Pelé would confirm his place as the greatest footballer of all time, and of course, of all times. The team scored four goals in 19 and 14 of them showed that it was the conductor Brazil had envisioned. The topping would, of course, be his ‘blind’ pass – without being so much upside down – that would end in a thunderous shot for Carlos Alberto’s final goal. With the exception of Alberto and goalkeeper Felix, all nine other Brazilian players touched the ball at least once, casually advancing it towards the goal of Italy – only reaffirming the ideal of the team that This team had.
Pell talks about his almost telepathic understanding with Carlos Alberto in his autobiography: “We had a commonality … He and I knew each other well, on and off the pitch.” As Santos’s partner, the two often prayed together, and even partyed together, and on one such occasion, a desperate – and many-married – Alberto married Pelé to Brazil Asked the actress to help befriend Teresingh Sodre. Remembering Pelé, he says, “I would break up, but eventually he married her.”
“Brazil played a football worthy of the longing of its people to celebrate and yearn for beauty,” Gallino said. “Brazil was surprised: a team on the attack, playing with four strikers – Jairzinho, Tastao, Pelé, Rivalino – sometimes increased to five and even increased to six, when Gerson and Carlos Alberto Used to come up from behind. That steamer beat Italy in the final. ”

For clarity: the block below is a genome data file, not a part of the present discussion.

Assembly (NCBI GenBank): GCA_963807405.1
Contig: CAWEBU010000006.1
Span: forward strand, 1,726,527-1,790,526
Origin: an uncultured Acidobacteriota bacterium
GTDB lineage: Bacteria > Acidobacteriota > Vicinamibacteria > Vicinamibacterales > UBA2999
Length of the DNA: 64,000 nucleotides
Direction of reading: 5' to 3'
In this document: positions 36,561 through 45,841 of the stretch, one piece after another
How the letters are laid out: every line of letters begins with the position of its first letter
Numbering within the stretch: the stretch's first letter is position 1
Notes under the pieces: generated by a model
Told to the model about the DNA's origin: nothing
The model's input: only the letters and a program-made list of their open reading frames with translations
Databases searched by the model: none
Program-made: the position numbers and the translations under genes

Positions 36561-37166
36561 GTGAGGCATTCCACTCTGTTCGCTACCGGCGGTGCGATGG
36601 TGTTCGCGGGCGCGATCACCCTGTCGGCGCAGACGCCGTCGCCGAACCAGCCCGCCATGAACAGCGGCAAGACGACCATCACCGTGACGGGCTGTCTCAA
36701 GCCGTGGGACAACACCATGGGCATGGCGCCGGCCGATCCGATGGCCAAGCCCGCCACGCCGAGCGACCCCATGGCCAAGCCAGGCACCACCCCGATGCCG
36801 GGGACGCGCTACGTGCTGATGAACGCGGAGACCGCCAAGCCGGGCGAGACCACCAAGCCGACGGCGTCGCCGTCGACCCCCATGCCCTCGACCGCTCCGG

Then he said, almost as a warning, “A quarter of a century later, such audacity would be considered suicide.” This is true
For 24 years, as the world caught up with Brazil, they would sacrifice beauty for the industry and struggle on the biggest scale. Perhaps the epitome of his lost direction and lost soul, he had the Jules Rimet Trophy – which he won in such spell-binding and convincing fashion – stolen from his headquarters in 1983, never to be found. Victory would finally come, in 1994, in the most un-Brazilian way – a penalty shootout. No one at home liked to win this – it was not part of their DNA, but they had to because a whole generation never knew what should be at the top of the football world.